Hanoi’s Hemingways

IMG_1208Writing a novel is something I never thought I would do. Or, to be more specific, attempt to do. Then I moved to Hanoi and suddenly it was all I wanted to do. There was this urge to create a story, imagine my characters, and delve into research. I would be Hemingway a la Hanoi — only with marginally less alcohol.

Don’t get me wrong, I’m not comparing myself to Hemingway — he wrote some of the English language’s great literary pieces, whereas I’ll be thrilled with a $1 paperback. But there is romanticism in being a writer, especially in a non-native situation, that I wanted to try out.

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I don’t have any photos to liven up this post so I’ve gone to my back-up – shots of Marmalade out and about!

So, booting up my laptop, I became a regular at a small library and joined a writers’ club. During this process I found that I not only love writing, but I love writing in Hanoi. The city has a gritty charm that I find intriguing and inspiring. There are stories all around me and I love imagining the lives of people I see daily — the lady selling pho, the men playing checkers in the park. I integrate them into my novel and let the city lead my writing.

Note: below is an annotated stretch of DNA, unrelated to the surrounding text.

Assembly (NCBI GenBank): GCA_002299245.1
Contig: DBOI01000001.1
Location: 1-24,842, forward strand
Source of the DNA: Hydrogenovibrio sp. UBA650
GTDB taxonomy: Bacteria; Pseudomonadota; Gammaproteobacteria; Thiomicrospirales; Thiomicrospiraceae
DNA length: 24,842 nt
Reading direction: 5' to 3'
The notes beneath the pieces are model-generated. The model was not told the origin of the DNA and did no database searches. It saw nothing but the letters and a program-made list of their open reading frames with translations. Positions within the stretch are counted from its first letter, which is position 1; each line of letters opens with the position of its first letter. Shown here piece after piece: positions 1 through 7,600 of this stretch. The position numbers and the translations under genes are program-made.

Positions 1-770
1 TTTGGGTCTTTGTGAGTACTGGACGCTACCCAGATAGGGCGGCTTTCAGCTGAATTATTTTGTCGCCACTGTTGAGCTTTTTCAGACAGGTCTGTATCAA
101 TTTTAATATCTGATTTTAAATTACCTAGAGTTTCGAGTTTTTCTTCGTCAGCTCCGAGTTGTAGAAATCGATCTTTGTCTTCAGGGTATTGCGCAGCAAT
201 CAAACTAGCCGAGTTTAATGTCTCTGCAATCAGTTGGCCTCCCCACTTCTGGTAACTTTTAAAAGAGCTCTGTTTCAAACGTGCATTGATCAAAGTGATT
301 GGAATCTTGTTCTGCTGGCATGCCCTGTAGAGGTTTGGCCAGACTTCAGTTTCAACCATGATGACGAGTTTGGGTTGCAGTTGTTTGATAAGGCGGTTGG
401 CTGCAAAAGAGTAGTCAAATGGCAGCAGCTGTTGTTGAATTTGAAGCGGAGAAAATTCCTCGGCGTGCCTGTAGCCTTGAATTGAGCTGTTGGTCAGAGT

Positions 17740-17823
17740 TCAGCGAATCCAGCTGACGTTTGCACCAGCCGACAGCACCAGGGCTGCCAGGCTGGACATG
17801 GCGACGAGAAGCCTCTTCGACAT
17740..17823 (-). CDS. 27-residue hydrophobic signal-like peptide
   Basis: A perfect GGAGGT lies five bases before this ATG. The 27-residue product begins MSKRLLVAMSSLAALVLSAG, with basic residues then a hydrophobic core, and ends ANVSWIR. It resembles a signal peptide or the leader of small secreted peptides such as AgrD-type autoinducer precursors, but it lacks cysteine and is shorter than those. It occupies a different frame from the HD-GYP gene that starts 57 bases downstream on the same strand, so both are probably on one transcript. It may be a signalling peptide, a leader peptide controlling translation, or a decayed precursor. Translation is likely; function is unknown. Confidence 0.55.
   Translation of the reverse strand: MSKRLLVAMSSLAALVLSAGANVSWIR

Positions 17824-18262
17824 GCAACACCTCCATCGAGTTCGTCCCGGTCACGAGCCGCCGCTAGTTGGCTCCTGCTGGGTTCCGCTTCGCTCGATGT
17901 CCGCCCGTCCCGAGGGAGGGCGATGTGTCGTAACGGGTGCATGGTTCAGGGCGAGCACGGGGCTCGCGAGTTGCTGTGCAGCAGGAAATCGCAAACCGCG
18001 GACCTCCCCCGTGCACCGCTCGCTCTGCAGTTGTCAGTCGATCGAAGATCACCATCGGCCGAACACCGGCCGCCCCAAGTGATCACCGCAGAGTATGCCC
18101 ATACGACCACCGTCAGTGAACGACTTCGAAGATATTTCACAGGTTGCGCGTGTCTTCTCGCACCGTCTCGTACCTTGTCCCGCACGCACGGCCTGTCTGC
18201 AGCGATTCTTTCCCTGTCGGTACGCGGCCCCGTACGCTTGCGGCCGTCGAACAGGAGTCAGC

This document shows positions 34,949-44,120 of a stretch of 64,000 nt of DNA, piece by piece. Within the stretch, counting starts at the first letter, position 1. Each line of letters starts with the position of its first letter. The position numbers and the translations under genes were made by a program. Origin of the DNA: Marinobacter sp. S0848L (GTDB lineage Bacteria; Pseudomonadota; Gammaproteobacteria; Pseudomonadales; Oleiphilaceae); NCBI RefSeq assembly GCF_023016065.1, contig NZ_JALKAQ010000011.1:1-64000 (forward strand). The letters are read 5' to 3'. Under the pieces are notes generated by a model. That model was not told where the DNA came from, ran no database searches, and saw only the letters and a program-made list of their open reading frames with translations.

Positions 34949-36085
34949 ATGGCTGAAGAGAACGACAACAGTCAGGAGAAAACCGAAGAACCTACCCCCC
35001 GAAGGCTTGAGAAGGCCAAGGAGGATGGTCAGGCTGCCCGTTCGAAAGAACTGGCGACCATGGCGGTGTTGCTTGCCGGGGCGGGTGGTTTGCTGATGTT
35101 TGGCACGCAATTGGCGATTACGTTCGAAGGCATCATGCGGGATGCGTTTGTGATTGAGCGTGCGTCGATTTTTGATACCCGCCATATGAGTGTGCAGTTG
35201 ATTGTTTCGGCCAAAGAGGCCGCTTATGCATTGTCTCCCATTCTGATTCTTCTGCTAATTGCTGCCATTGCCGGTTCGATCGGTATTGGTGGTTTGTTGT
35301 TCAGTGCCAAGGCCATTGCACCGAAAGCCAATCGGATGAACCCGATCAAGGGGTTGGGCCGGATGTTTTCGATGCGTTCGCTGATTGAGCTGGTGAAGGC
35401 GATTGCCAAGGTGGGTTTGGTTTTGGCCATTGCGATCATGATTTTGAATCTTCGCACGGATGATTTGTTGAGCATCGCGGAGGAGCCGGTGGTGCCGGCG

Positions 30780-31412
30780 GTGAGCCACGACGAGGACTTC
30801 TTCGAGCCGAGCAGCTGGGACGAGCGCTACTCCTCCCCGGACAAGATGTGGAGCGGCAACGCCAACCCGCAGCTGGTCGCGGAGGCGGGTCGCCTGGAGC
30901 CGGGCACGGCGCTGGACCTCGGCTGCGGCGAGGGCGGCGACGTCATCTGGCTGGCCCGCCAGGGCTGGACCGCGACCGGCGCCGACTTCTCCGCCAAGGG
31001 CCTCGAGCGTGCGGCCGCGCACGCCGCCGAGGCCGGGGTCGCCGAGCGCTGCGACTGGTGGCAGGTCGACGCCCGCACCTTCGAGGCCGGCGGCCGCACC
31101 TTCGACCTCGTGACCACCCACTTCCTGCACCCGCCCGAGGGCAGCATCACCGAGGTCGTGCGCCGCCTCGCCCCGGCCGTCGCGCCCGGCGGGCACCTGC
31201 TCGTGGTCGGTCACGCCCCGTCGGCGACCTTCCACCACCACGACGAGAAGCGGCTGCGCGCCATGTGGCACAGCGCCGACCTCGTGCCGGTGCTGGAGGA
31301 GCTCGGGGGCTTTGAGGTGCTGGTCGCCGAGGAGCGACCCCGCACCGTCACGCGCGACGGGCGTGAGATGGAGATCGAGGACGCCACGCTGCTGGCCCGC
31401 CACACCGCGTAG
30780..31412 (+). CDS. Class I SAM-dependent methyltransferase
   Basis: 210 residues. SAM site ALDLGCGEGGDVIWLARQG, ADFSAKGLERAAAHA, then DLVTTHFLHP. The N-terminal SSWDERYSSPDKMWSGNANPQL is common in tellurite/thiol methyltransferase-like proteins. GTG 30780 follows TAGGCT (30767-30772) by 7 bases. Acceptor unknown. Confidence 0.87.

I was curious to see if my fellow writers felt the same. So I asked them, why write in Hanoi? Then, as I typically do nowadays, I wrote an article about it. Although each responded in his or her own voice, they all have in common a fascination with Hanoi’s charm. It’s been said a million times, but it doesn’t make it any less true — Hanoi is, as Alex writes, “preposterously charming”. But charm does not make a writer.

I don’t usually post the articles I write for Word on my blog but I so enjoyed reading what my friends had written that I wanted to share it with you. Not only are they wonderful writers, but they give a taste of what it is like to live and write in this city. To read what they have written, checkout the online edition on Word website by clicking here.

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